HarvestPort, an online supplier of agricultural inputs and equipment, was not designed specifically for the organic grower, but it is an excellent fit, according to company founder and president, Brian Dawson.
As a non-traditional service provider competing against the larger and more established supply firms, HarvestPort is serving as a gateway to novel, lesser-known products, and new technologies. And by its very nature and for survival, organic production also operates in these lanes.
Dawson said the larger, national suppliers tend to focus on more traditional products with large margins and established sales. “There is a gap for getting new products into the hands of growers and we think we fill that gap,” he said. “Our goal is to give growers more choices.”
Brian Dawson, Founder and CEO of HarvestPort
HarvestPort was founded about four years ago as a marketplace for the renting of under-utilized equipment such as cold storage and harvest bins, and tractors and other farm equipment. “We were like AirBnB for farmers,” Dawson quipped.
He explained that a typical farmer is well equipped to grow and harvest his crops, but the seasonality of production often means that equipment goes unused for the majority of the year. HarvestPort’s strategy was to offer a platform that allowed growers to rent out that equipment when they weren’t using it to other seasonal users. Why, for example, shouldn’t two farmers who need harvest bins only a few months of the year share them?
Dawson said the concept proved successful. The e-commerce company has attracted two rounds of funding and has expanded its product line and geographic reach. From equipment, it has expanded to include agricultural inputs such as fertilizers and seeds. From its initial California focus, it is now expanding into neighboring states, opening operations in the Midwest, and eyeing foreign producers. And from its farmer to farmer beginnings, it is now also being used by larger manufacturers as their e-commerce portal.
Dawson anticipates increased usage and the addition of many more services. For example, he noted large suppliers typically have agronomists on staff that can walk a grower’s field and act as a consultant working with the grower to establish an input program. HarvestPort is not planning to operate in that lane, but Dawson said many growers are reliant on the consulting service to have a question or two answered. “There are growers that need a physical presence, but most growers don’t need that ‘high-touch’. We are building in folks that can give growers answers,” he said.
To illustrate his point, Dawson said HarvestPort’s on-staff agronomist has been especially helpful in working with conventional growers who are starting to convert their land for organic production.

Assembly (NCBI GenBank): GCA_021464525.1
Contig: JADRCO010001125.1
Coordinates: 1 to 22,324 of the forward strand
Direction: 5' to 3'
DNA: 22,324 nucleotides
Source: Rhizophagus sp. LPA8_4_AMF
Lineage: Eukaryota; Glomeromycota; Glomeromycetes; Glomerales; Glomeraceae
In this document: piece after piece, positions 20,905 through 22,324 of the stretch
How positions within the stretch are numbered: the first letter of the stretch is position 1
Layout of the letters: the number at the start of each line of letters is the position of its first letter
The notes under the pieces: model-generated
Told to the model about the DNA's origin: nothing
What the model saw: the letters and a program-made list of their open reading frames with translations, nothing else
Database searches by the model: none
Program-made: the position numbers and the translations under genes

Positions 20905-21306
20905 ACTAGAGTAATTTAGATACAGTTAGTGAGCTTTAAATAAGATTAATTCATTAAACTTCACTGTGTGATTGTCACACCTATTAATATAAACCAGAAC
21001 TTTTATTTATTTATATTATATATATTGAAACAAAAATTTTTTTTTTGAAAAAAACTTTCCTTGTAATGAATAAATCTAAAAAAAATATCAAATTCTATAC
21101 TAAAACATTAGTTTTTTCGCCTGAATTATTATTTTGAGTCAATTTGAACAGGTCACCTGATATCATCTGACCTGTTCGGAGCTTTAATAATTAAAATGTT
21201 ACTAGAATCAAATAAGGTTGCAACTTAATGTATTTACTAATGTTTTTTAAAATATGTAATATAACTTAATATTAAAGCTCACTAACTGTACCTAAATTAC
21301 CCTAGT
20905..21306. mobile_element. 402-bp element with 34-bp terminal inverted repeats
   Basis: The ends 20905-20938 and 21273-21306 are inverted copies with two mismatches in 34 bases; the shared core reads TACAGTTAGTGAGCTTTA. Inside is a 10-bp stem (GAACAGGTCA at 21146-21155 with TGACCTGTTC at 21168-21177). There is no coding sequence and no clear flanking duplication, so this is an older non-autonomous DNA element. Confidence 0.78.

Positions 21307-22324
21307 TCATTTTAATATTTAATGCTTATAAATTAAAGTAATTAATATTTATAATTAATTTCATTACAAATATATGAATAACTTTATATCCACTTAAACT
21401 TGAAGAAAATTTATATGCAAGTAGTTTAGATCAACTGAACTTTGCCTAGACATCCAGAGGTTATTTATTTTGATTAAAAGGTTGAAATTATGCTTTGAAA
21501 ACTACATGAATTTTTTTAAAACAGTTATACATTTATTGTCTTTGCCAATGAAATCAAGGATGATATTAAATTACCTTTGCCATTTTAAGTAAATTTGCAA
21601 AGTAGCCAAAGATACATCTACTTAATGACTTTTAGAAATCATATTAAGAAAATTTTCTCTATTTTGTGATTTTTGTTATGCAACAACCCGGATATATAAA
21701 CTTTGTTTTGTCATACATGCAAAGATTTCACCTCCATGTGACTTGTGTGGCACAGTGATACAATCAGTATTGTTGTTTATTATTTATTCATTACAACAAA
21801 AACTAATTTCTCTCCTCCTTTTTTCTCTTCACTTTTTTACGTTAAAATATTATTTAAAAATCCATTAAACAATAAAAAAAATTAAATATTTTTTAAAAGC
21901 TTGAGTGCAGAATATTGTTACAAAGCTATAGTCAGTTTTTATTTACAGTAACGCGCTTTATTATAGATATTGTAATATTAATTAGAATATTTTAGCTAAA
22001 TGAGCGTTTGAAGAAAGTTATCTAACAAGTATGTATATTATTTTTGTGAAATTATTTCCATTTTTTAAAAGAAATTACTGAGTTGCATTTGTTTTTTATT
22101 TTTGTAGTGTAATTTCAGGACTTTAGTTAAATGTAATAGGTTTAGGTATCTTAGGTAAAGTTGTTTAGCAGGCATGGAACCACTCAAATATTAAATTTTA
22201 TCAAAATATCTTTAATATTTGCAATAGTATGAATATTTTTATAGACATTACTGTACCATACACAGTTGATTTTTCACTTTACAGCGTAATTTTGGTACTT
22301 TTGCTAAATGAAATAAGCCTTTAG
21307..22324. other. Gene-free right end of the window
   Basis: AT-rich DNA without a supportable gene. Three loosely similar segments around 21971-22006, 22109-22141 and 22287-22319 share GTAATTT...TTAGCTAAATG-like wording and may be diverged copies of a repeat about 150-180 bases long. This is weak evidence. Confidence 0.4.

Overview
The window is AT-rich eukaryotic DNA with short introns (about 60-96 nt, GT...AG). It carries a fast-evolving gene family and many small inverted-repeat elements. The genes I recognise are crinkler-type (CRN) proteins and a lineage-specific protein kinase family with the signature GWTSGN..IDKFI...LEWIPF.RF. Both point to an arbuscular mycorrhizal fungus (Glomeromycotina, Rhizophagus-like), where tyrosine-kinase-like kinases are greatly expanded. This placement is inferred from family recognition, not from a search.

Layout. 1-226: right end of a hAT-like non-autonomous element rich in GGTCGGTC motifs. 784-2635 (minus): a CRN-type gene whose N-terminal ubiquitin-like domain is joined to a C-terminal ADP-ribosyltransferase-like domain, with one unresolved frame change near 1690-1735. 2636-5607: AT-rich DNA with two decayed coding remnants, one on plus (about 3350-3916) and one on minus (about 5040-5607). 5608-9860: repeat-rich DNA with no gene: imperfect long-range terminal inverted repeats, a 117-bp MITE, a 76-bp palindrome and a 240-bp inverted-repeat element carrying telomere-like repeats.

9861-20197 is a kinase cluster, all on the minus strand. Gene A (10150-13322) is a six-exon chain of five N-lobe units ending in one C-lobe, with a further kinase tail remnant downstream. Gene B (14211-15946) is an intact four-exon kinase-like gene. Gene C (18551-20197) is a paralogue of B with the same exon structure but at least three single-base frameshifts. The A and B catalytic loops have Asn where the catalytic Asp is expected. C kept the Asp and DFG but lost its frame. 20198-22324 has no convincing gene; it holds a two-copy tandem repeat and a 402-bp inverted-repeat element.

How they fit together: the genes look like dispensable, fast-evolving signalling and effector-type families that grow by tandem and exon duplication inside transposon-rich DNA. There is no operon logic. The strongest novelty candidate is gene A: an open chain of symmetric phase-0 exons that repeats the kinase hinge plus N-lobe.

HarvestPort Team (L to R): Esau Quiroz, Audree Girnus, Heidi Burns, Brian Dawson, Chad Hokama, Landon Anderton
In general, he said the value proposition – especially for the smaller, niche grower – is in both greater access to products and competitive pricing. While the larger growers have typically been able to get the best pricing, HarvestPort has been able to aggregate its purchases and receive similar pricing for smaller growers…many of whom are growing organic fruits, vegetables and nuts.
As the company eyes expansion, Dawson said the near-term goal is to service 100,000 acres or more in a variety of crops. That leads to the best pricing on the inputs and it also will provide the company with lots of data that is also very useful to the grower community. Already, Dawson said HarvestPort is building an unmatched data base that will be able to be tapped and provide invaluable information as time goes by.
Logistically, HarvestPort’s on-line marketplace works in two different ways. Smaller growers who buy products on a more limited basis tend to use the “Deals” part of the site. This is where best prices are listed for a large variety of inputs. Using another consumer online analogy, Dawson says this section uses “Groupon tactics”, which means constantly-changing deals on products that manufacturers are pushing.
HarvesstPort also has a “custom procurement” service that is typically utilized by larger growers. For these users, HarvestPort operates as their full-time procurement department purchasing a full-spectrum of inputs on a regular basis.
In either event, Dawson returns to what he believes is the firm’s number one value proposition: “Our goal is give growers more choices.”